Unlike in Carmen Jones, Belafonte sings and is heard, now in his own music. (The song was coauthored by his sometime collaborator, Lord Burgess, another native New Yorker with a Caribbean mother.) The film’s title song, released first on Belafonte Sings of the Caribbean, was especially popular, ironically perhaps, in Europe. The camera descends from the airy heights to skim over the sea and reef and to the beach as the percussion swings into its genial groove. We witness men and women washing their clothes in a river and toiling in the fields. This opening documentary footage accompanied by Belafonte’s song makes for the most memorable and moving images in the film. Harry sings gently but ardently of his people in a rejoinder to the local critics of this reluctant King of Calypso: “I see woman on bended knee / cutting cane for her family.”

Belafonte performed the song later in 1957 in television appearance. Here it’s slower and cheesier than in the movie, but his voice cuts through the saccharine sheen cast by the electrified studio scrim of ersatz steel drums and warbling flutes. Though some cast doubt on his bona fides, his imaginary island in the sun is rendered real by his voice. Belafonte always recognized the irony that his music was most popular with white audiences, but even in this version there is an authenticity that defeats such aesthetic demographics as well as the silly musical arrangement and staging. Beneath the suave surface of his voice, gracious but not ingratiating, there is pride. Still farther down there is anger.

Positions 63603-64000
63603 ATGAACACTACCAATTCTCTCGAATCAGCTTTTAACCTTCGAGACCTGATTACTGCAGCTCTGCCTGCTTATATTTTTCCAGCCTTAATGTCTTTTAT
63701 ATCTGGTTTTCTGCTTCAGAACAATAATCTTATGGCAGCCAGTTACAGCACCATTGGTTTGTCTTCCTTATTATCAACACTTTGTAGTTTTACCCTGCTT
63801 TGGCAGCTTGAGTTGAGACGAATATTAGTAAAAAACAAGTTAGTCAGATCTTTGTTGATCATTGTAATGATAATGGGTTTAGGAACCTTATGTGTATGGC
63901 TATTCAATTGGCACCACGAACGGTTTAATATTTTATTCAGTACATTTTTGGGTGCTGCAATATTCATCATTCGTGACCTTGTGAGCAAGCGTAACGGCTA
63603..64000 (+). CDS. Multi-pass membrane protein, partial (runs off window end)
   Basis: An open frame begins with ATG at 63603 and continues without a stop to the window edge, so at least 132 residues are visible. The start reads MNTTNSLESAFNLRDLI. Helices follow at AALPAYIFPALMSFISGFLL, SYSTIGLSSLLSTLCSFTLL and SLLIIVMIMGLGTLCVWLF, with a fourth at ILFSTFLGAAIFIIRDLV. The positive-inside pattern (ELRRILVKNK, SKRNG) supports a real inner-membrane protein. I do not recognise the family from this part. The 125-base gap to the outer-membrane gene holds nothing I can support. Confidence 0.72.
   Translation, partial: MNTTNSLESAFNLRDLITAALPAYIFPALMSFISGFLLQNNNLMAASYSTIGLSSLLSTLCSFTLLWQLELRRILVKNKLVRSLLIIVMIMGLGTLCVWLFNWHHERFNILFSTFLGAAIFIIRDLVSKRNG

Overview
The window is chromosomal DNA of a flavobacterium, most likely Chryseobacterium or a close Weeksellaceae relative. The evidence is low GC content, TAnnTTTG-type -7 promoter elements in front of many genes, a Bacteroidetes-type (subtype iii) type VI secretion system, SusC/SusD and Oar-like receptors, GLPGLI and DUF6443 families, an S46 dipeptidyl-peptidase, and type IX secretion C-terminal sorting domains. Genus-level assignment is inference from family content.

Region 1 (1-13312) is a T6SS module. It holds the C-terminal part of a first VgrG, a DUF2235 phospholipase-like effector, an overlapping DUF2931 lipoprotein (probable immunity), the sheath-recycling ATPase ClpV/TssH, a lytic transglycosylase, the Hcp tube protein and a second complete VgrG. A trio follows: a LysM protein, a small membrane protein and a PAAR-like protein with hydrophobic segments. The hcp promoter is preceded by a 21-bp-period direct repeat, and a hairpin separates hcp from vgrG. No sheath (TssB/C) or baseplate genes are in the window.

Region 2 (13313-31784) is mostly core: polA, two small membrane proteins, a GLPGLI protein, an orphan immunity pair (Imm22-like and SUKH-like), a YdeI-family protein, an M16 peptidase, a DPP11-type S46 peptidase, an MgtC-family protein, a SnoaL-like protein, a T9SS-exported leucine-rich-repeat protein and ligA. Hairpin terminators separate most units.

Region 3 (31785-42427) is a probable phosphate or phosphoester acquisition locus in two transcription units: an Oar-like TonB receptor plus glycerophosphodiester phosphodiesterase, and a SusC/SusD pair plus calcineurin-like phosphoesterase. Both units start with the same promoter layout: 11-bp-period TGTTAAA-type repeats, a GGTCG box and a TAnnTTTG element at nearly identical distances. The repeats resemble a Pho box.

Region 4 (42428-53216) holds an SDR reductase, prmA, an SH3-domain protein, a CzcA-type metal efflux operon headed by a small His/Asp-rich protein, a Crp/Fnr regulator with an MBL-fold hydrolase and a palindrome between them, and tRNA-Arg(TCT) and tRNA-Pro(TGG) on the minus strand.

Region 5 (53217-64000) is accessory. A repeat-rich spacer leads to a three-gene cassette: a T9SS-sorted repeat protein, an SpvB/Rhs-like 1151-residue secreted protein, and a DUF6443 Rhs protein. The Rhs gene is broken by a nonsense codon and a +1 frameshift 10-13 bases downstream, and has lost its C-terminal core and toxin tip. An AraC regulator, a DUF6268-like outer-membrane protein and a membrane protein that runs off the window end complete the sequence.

The movie’s last scene was shot on a seaside bluff in Grenada, the Atlantic waves heaping relentless white below. The anti-climax of the Belafonte-Fontaine on-screen affair is fully exposed to sun, surf, and wind: “Do you care what stupid and prejudiced people think?” Mavis asks Boyeur, and he responds: “You’ve never had to fight stupidity or prejudice.”

Boyeur rejects his would-be lover because he believes he must serve his people. He seethes with poised anger at slavery and its legacy but also, one suspects, at himself for his own dogmatic fury. Like waves, historical forces crash down on these two people of the present.

The production designers must have wanted Belafonte’s body to appear as dark as possible by fitting him in a laundered white shirt. Fontaine wears pearl earrings and a light pink dress, her bottle-blond hair safeguarded in a bun from the fierce breeze buffeting the palms. She couldn’t be whiter. Still hoping to win him over somehow, she conjures the possibility of fleeing the island they were both born on. The imperial administration readies for its withdrawal and she with it, but he cannot leave and won’t take her even if she stays: “My skin is my country.”


DAVID YEARSLEY is a long-time contributor to CounterPunch and the Anderson Valley Advertiser. His latest book is Sex, Death, and Minuets: Anna Magdalena Bach and Her Musical NotebooksHe can be reached at